Advonex received just over 4.2 million Canadian dollars (U.S. $3.2 million) in funding for its three-year pilot program from Sustainable Development Technology Canada, a nonprofit foundation created by the Canadian government to finance clean technology projects in the country.
Advonex will use soybean and corn oil supplied by Minnesota Soybean Processors and Greenfield Specialty Alcohols as feedstock. Queens University in Kingston, Ontario, will assist with the projects engineering design, while Advonexs partnership with Valvoline includes incorporating the base oil into new formulations of finished lubes as well as future commercialization of products made with the renewable base oil.
Showa Shell, Idemitsu
The official merger of two of Japans largest oil refiners, Idemitsu Kosan Co. and Showa Shell Sekiyu K.K., has been postponed due in part to Idemitsu board members resistance.
Idemitsu Kosan announced that its purchase of 33.3 percent of rival Showa Shell from parent Royal Dutch Shell plc, which was inked last year, will be delayed. The companies will not be integrated by the planned April 1, 2017 date, Idemitsu wrote in an Oct. 13 statement, noting that it was still trying to negotiate with shareholders that have been blocking the deal. Idemitsu and Showa Shell had not announced the new effective date of the merger as of press time.
Analysts have cited Idemitsu Kosan and Showa Shell as holding 30 percent and 10 percent, respectively, of Japans finished lubricants market. Each operates a base oil refinery in Japan.
Puralube, NexLube Form
J.V. for Group III
Puralube and NexLube Tampa formed joint venture Puraglobe Florida LLC, which plans to complete and commission NexLubes API Group III rerefinery in Florida by the end of 2018.
Discussions of the deal came to light in March, when the Port Tampa Bay board approved transfer of a lease agreement from NexLube Tampa to Puraglobe Florida, reliant upon completion of the joint venture agreement between the companies.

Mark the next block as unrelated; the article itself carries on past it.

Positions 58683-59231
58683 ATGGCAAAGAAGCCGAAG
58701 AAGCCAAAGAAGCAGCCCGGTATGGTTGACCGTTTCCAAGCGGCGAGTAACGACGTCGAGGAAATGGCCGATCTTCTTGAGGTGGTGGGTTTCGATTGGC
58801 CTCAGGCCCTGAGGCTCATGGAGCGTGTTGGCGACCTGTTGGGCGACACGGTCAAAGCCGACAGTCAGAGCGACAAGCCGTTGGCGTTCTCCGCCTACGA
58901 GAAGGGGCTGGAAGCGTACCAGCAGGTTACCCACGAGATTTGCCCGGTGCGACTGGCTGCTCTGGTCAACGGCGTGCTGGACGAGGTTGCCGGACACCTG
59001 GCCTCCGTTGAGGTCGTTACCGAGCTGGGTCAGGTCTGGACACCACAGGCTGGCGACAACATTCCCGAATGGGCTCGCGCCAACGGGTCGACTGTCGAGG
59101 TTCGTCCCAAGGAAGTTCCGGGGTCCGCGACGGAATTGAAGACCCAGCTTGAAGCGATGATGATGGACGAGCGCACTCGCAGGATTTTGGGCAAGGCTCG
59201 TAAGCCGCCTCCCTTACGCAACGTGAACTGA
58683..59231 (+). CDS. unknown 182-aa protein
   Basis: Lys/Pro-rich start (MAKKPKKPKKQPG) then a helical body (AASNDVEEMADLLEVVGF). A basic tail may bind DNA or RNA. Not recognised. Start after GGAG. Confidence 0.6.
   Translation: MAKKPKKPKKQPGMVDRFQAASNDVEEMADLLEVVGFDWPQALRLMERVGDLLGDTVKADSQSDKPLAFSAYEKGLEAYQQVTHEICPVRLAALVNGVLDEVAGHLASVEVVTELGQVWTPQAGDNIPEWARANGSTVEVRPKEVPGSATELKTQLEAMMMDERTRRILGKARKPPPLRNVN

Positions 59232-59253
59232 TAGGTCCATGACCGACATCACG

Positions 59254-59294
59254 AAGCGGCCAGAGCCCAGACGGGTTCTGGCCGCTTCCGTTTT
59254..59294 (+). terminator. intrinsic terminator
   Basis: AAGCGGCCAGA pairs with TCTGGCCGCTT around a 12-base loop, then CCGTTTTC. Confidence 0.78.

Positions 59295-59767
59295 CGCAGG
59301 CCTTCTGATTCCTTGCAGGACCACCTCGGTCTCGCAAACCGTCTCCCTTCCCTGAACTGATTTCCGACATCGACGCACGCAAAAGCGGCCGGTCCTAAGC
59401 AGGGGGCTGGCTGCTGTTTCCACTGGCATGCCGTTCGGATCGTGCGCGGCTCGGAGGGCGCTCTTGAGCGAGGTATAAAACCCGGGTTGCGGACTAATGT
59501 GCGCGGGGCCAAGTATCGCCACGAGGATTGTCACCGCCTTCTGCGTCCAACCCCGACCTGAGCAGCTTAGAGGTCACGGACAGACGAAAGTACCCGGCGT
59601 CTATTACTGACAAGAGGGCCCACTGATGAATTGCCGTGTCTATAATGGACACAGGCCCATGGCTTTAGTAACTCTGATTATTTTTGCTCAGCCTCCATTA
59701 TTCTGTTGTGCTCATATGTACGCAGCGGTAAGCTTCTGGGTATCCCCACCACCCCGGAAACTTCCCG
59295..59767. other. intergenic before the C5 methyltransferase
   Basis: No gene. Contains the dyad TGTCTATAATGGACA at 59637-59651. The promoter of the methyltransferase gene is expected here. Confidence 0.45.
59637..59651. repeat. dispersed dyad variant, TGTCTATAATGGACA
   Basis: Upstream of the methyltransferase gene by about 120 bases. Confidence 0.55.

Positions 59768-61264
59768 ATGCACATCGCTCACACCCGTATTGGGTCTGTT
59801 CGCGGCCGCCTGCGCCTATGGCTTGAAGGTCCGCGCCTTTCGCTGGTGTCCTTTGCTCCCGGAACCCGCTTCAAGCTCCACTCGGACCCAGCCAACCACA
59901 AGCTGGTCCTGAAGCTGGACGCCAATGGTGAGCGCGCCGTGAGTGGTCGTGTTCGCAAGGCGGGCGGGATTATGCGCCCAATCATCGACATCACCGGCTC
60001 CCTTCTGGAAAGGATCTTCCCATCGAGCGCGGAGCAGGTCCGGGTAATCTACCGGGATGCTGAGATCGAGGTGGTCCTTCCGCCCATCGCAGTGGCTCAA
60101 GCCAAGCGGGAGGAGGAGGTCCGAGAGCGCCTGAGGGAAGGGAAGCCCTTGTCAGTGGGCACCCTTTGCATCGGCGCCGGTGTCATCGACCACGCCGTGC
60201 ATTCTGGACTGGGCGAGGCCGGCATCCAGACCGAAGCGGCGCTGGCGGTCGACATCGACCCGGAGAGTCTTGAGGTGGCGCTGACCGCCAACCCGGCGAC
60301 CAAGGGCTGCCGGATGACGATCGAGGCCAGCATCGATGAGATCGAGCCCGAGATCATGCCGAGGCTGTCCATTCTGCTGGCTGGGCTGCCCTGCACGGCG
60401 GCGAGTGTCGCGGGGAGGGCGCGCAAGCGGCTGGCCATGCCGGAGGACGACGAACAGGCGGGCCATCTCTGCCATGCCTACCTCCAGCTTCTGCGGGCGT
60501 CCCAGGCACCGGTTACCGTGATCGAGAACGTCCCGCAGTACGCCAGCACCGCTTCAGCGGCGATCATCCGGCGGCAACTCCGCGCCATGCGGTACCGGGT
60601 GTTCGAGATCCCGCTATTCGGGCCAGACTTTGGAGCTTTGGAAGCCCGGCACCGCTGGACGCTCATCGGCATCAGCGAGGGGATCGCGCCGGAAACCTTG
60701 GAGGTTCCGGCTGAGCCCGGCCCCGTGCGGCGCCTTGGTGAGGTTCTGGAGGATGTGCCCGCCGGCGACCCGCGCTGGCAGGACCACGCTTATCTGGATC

The rerefinerys Group III base oil production capacity will be in the range of 1,040 to 1,170 barrels per day, said Puralube President and CEO Andreas Schueppel. According to Schueppel, the joint venture will act as the rerefinerys operator, while Puralube will serve as the parent company and have the majority stake in the j.v. Ownership percentages and financial details were not disclosed.
Hanjin Troubles Disrupt
Singapore-listed lubricant blender and trader AP Oil International was forced to realign its finished lubricant supply while waiting for raw materials to be unloaded from vessels of bankrupt Hanjin Shipping Co., the company said.
We have replaced finished lubes supply in some containers loaded on Hanjin vessels to help our customers ease the demand situation first, said Ling Tai Boon, senior business development manager of AP Oil. Being a global shipping hub, there are no issues to find alternative shipping lines to ship and export the lubricants with all the main line operators having service from Singapore.
According to a Singapore Supreme Court statement, Hanjin is the largest container-shipping firm in Korea and the ninth largest in the world. The company filed an application for rehabilitation proceedings to the Korean Bankruptcy Court under the Korean Debtor Rehabilitation and Bankruptcy Act on August 31. On the same day, the court granted provisional orders to preserve Hanjins assets.
Carbon Credit Approval